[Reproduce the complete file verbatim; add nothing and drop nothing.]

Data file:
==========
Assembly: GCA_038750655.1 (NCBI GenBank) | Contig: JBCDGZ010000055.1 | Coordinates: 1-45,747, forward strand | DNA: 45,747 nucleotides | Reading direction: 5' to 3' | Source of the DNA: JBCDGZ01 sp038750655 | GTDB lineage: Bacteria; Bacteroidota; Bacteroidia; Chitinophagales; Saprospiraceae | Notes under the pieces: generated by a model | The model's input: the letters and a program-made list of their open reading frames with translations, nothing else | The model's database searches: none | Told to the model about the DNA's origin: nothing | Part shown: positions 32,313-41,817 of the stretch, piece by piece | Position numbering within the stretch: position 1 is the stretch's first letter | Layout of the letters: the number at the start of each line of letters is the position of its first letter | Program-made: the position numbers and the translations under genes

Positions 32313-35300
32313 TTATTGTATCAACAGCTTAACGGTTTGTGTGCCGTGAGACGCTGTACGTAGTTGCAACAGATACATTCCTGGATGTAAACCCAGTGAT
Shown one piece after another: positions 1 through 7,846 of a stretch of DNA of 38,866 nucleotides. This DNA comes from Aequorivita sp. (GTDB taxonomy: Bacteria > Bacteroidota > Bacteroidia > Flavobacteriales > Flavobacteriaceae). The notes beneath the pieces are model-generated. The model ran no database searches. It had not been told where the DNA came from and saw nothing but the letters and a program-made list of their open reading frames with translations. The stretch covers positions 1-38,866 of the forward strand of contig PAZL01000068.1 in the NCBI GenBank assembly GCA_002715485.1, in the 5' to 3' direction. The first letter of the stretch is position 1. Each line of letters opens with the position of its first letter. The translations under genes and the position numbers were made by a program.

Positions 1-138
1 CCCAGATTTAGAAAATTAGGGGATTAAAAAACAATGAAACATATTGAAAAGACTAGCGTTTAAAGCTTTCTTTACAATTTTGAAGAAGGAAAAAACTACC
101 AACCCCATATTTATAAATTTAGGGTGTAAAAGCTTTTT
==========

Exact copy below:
Assembly: GCA_038750655.1 (NCBI GenBank) | Contig: JBCDGZ010000055.1 | Coordinates: 1-45,747, forward strand | DNA: 45,747 nucleotides | Reading direction: 5' to 3' | Source of the DNA: JBCDGZ01 sp038750655 | GTDB lineage: Bacteria; Bacteroidota; Bacteroidia; Chitinophagales; Saprospiraceae | Notes under the pieces: generated by a model | The model's input: the letters and a program-made list of their open reading frames with translations, nothing else | The model's database searches: none | Told to the model about the DNA's origin: nothing | Part shown: positions 32,313-41,817 of the stretch, piece by piece | Position numbering within the stretch: position 1 is the stretch's first letter | Layout of the letters: the number at the start of each line of letters is the position of its first letter | Program-made: the position numbers and the translations under genes

Positions 32313-35300
32313 TTATTGTATCAACAGCTTAACGGTTTGTGTGCCGTGAGACGCTGTACGTAGTTGCAACAGATACATTCCTGGATGTAAACCCAGTGAT
Shown one piece after another: positions 1 through 7,846 of a stretch of DNA of 38,866 nucleotides. This DNA comes from Aequorivita sp. (GTDB taxonomy: Bacteria > Bacteroidota > Bacteroidia > Flavobacteriales > Flavobacteriaceae). The notes beneath the pieces are model-generated. The model ran no database searches. It had not been told where the DNA came from and saw nothing but the letters and a program-made list of their open reading frames with translations. The stretch covers positions 1-38,866 of the forward strand of contig PAZL01000068.1 in the NCBI GenBank assembly GCA_002715485.1, in the 5' to 3' direction. The first letter of the stretch is position 1. Each line of letters opens with the position of its first letter. The translations under genes and the position numbers were made by a program.

Positions 1-138
1 CCCAGATTTAGAAAATTAGGGGATTAAAAAACAATGAAACATATTGAAAAGACTAGCGTTTAAAGCTTTCTTTACAATTTTGAAGAAGGAAAAAACTACC
101 AACCCCATATTTATAAATTTAGGGTGTAAAAGCTTTTT